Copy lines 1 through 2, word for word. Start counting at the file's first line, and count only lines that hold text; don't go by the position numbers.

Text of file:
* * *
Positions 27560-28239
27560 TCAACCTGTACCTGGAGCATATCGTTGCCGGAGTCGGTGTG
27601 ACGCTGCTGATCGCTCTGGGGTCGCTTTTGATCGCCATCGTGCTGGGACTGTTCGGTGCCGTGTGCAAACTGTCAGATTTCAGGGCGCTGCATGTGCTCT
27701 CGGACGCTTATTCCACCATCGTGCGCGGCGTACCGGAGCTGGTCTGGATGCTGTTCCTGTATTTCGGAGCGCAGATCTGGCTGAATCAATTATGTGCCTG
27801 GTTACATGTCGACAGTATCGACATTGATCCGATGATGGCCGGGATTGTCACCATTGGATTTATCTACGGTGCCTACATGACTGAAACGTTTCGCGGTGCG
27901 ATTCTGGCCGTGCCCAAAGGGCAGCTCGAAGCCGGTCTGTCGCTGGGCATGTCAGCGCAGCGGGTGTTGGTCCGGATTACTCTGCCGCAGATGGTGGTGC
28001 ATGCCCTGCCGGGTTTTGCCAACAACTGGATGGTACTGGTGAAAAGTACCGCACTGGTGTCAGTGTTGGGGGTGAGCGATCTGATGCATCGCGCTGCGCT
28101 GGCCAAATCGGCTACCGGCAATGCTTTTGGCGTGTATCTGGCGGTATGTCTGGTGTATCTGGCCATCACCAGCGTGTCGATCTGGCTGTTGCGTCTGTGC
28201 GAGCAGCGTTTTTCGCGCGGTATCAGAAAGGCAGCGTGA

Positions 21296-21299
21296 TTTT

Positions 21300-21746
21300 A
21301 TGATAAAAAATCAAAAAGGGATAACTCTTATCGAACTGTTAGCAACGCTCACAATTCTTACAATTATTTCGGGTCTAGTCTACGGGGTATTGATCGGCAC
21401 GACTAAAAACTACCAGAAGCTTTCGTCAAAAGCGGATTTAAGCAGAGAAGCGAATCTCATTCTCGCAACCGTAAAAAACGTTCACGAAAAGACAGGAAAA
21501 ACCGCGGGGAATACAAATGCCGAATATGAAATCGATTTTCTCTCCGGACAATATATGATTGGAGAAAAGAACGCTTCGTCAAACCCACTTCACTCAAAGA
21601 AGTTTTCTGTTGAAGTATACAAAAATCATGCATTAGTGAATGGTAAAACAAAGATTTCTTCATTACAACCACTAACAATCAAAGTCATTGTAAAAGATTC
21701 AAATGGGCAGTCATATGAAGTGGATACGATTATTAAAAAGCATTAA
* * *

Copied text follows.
Positions 27560-28239
27560 TCAACCTGTACCTGGAGCATATCGTTGCCGGAGTCGGTGTG